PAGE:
Wallpaper stripping wiki - update proposal...

Hi,
Been promising this for a while, but having stripped most of a house, I feel able to add something that hopefully will help others. If anyone would like to add or correct anything before I make this live, please feel free to suggest stuff, otherwise I'll whack it up.
Ignore the wiki-markup - I'll fix any errors here on upload.
Starting with the current Wiki, I'm proposing to update to this:
Cheers
Tim
===Steamer==* Makes a wet mess [ed: I personally didn't find this an issue - do we want to keep this?] * Can be very useful on stubborn cheap vinyls that don't peel dry and painted paper (especially ceiling paper). * Fills the locality with a lot of water vapour - best done in spring or summer when windows can be opened, if possible.
===Wallwik sheets==* Use your own sprayer with them * [http://www.wallwik-uk.com/products/wallpaper-removal-sheets.html Wallwik supplier] * Possible (untested) replacement for wallwik sheets: lining paper
===Sprayer==* Use warm [[water]] & [[detergent]] * Less messy. * The best sprayer for large areas of work, if you don't mind a bit of a mess, is a pump up garden sprayer - very quick and easy, especially on papered ceilings and paper on bare plaster, both of which can require a lot of water due to the absorbancy of the plaster. * Don't forget to flush your garden sprayer out several times if you've used evil gardening chemicals in it previously. * A fine mist spray makes less mess than a coarse spray, but whatever you do will make the floor wet. Best to lay plastic or turn the heating up and open some windows. # Spray a section # Wait 5-15 minutes (if paper is looking dryer rather than wetter then it's time to respray) # Respray the section # Wait 15 minutes The paper should come off easily.
===Vinyl paper==The vinyl surface is waterproof, and the [[adhesive]] only comes away when wet. There are 2 ways to enable this to happen: # Peel off the top vinyl layer. Many, but not all papers are designed for this to be done. Likely to be a feature of the better quality papers. tart in a corner and pull gently, at at least 90 degrees and if possible, try to pull off parallel to the wall - if you're lucky, it will come off in one sheet. # If the previous attempt to peel fails, then you will need to scarify the vinyl layer to allow the penetration of water and/or steam. A bladed roller tool is available to do this in several formats. Without trying to plug any particular product brand, the type with 3 spikey rollers that you just push and drag around is a fast and efficient device. # Scarified paper may be fairly easily removed with steam. Steam the first corner (top or bottom) for a good minute, then carefully (it's hot!) try to pick up the corner of the vinyl. If you are very luck, it and the backing paper will start top lift as one. If not, hopefully, at least the (thin) vinyl will start to peel. Move the steam onto the next section and apply gentle pulling force onto the bit you lifted. With care, you should be able to keep peeling very slowly with the steamer staying in advance of the section you're peeling. If the paper is very low quality, or old, it may tend to tear or break. If this happens, try a stripping knife instead of a peeling action. # Any remaining backing paper is fairly easily dealt with. It can be steamed off in a second pass using a stripping knife, but this takes longer due to the paper absorbing the steam - it needs to actually become wet. A quicker, though messier approach is to follow the sprayer instructions above, or to sponge on hot water from a bucket. If the paper is sufficiently wetted in typically 2-3 passes, for at least 10-15 minutes, it may peel off in one piece, or it will yield fairly easily to a stipping knife. Wetter the better is the key to success.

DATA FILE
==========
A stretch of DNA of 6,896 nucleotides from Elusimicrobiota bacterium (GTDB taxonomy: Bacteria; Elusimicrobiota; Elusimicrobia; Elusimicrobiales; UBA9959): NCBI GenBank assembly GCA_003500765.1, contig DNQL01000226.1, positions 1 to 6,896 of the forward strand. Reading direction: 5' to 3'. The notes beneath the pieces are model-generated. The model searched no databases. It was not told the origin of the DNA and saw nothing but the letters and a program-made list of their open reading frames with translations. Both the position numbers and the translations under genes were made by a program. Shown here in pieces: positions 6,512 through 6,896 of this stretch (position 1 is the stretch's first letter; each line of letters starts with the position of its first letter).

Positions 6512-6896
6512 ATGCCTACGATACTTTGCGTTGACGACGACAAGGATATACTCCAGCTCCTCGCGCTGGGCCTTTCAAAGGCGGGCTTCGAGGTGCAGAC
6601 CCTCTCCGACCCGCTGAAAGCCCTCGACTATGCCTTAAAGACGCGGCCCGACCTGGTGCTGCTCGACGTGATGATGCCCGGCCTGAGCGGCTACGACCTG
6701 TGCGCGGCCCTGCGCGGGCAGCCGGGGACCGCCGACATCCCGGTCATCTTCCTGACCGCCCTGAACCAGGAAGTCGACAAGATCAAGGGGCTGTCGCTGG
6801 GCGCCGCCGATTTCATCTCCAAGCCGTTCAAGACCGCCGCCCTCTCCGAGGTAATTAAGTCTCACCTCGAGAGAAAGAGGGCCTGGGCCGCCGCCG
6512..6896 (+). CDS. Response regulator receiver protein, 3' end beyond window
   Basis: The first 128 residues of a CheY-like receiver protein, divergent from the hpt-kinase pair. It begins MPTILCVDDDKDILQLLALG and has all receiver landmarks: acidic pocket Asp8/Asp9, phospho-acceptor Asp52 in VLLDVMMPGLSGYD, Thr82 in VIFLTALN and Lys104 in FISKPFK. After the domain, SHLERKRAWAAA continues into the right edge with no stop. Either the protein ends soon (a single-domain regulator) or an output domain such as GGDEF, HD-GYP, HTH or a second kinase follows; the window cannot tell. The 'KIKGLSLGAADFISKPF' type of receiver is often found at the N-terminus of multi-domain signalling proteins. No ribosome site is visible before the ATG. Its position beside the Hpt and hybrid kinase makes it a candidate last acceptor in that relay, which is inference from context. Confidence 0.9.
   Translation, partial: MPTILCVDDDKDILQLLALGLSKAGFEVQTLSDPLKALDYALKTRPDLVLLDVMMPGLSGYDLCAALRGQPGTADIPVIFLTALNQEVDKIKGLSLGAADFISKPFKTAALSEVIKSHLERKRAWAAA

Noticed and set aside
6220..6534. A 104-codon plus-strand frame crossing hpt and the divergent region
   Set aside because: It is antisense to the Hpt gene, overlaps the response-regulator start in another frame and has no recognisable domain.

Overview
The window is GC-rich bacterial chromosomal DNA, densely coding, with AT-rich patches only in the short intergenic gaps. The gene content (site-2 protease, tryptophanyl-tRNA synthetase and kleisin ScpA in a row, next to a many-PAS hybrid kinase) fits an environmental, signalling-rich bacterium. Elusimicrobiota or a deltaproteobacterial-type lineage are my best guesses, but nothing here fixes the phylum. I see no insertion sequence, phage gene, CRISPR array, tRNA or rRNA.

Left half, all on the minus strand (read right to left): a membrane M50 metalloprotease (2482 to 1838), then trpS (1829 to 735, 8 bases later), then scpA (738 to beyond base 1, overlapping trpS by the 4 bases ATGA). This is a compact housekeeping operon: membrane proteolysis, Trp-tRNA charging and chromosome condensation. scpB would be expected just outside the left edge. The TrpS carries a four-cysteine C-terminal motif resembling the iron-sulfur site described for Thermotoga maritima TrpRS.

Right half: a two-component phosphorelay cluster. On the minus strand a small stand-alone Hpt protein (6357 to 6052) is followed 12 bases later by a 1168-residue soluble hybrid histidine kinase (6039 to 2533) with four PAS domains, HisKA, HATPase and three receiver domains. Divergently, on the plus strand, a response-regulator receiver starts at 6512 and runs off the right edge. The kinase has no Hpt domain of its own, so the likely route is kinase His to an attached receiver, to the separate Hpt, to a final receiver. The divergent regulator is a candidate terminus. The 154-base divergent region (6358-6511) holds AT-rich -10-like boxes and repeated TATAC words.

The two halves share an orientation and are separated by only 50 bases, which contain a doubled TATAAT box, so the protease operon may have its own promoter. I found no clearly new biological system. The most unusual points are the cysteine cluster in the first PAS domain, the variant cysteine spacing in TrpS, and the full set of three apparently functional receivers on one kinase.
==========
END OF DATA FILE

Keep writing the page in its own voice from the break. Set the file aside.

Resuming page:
===Painted non vinyl paper==Typically this would be painted lining or textured paper (wall or ceiling). # Steam can work very well on this type of paper, depending on how many coats of emulsion there are. For one or two coats of emulsion, scarifying is not always necessary. If it's been painted many times or with gloss paint, scarifying may help, prior to the application of steam or copious hot water.